I have a question about something that seems like it would be pretty basic, but so fair I haven't been able to find a whole lot of discussion on the issue. It's possible I'm not not familiar enough with the terminology.

I have a rigid body with an accelerometer/gyro IC dev board nailed to it. I would like to know what the accelerometer would measure at another point on this board, in this case, the sensor of a camera that is also nailed to it.

My thinking is that I can use the accelerator, gyroscope and differentiated gyroscope data and the equation $a_t = a_m + \omega' \times r + \omega \times (\omega \times r)$, where

$a_t$ = transformed acceleration

$a_m$ = measure acceleration

$\omega$ = measured gyroscope reading

$\omega'$ = first derivative of the gyroscope reading

$r$ = the vector between the accelerometer/gyro and the point I want transformed to.

My plan is to get $\omega'$ with a Savitzky-Golay filter, though this makes implementation a lot less convenient, because I have to buffer my data, and try to figure out how the filter effects the noise variance of the sensor.

Does this plan make sense? Is there a better accepted way that I don't know about? I'm surprised that ROS or tf2 doesn't have a built in function for this. Is there something I am missing? Thanks!

  • $\begingroup$ Curious, Why are you interested in knowing the acceleration at the camera position? Are you working on a gimbal solution? Or a position for the camera? It's not that useful to know local accelerations. $\endgroup$ Commented Jul 7, 2017 at 22:57
  • $\begingroup$ I'm trying to get the scale of some monocular SLAM telemetry. I took the double derivative of the SLAM telemetry and with some vector math, I can get the scale and the direction of gravity. It's not great, but if averaged for a bit, it gives a pretty good estimate. The virtual IMU calculation actually worked very well once I threw a short FIR filter on the accelerometer and gryo signals. $\endgroup$
    – Obi_Kwiet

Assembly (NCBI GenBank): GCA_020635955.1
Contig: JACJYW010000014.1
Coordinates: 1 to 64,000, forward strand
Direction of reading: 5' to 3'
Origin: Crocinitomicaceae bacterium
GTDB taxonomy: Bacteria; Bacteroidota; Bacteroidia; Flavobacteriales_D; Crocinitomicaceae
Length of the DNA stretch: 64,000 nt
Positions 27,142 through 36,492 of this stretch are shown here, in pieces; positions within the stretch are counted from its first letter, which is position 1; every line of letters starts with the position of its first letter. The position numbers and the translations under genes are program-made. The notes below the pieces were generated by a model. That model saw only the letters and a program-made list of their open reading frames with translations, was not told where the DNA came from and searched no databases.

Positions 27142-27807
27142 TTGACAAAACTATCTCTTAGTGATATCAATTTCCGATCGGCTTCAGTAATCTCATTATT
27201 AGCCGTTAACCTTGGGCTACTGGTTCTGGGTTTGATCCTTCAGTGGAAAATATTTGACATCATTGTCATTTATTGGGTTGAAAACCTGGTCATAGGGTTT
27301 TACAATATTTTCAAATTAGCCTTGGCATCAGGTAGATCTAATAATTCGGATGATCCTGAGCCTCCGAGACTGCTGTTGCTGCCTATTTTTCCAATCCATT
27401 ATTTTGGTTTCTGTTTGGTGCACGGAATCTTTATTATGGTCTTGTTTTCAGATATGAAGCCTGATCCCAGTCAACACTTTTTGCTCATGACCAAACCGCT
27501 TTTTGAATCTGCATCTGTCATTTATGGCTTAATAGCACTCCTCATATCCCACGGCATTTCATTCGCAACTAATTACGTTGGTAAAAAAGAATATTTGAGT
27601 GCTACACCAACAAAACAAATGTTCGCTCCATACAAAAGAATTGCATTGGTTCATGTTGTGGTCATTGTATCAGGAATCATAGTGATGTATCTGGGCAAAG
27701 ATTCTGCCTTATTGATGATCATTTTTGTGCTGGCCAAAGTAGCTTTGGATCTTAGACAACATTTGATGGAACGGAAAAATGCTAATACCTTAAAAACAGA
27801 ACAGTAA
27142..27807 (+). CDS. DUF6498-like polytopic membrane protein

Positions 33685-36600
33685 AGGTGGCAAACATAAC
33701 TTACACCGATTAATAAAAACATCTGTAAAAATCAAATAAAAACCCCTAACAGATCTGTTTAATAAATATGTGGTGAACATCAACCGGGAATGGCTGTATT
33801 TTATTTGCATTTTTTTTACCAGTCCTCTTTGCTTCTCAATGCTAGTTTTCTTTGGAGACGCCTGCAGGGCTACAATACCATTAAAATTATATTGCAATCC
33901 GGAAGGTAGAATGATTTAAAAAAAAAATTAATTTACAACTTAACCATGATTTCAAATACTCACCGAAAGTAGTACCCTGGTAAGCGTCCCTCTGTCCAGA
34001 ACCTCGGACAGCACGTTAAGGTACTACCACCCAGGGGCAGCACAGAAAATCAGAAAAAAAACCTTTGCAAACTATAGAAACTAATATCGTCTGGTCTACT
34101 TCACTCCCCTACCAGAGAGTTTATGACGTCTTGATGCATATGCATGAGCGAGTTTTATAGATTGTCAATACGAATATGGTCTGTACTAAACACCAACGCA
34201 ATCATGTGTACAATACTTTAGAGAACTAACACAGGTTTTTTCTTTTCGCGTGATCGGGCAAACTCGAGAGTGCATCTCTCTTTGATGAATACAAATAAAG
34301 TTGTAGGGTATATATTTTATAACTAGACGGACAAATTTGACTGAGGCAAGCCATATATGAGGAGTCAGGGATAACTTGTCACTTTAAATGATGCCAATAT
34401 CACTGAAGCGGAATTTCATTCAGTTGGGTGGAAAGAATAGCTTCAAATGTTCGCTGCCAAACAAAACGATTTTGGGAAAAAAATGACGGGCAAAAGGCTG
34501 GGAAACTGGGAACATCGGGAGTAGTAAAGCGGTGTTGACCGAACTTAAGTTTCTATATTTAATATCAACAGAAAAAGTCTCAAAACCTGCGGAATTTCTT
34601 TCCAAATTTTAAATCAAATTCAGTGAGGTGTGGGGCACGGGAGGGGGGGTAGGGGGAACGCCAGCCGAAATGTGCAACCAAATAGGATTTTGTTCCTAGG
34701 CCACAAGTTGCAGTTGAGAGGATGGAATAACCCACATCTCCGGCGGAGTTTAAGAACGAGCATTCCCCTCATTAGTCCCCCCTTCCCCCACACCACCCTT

Commented Jul 28, 2017 at 18:35

1 Answer 1


I believe this is correct, with the caveat that the acceleration will still be in the frame of the accelerometer. You'll need to multiply by the rotation matrix from m to t to know the acceleration in the t frame.

The reasons this isn't usually done include (1) the measurement errors of the accelerometer will be (mostly) statistically independent in the IMU frame but will have dependencies in the transformed frame, so any sort of signal processing should be done in the IMU frame, and (2) differentiating a gyro signal will add a ton of noise and the result will probably suck.

  • $\begingroup$ Hey, thanks for responding! I quit checking after a few days. I intentionally aligned my accelerometer and with the other point so I wouldn't have to deal with a rotation matrix. The differentiation is an annoying source of noise, but for my application, it's acceptable to smooth over a large number of points with a Savitzky-Golay filter. $\endgroup$
    – Obi_Kwiet
    Commented Jun 16, 2017 at 19:37
  • $\begingroup$ The measurement error problems are pretty annoying though. The trouble is, I'm doing the transform because I need to compare telemetry from two sources that aren't physically in the same location. I would think that in robotics this would come up a lot though. An EKF, for example, has to fuse multiple telemetry sources. How can it do this if you don't transfer the measurements into the same coordinate location? $\endgroup$
    – Obi_Kwiet
    Commented Jun 16, 2017 at 19:42

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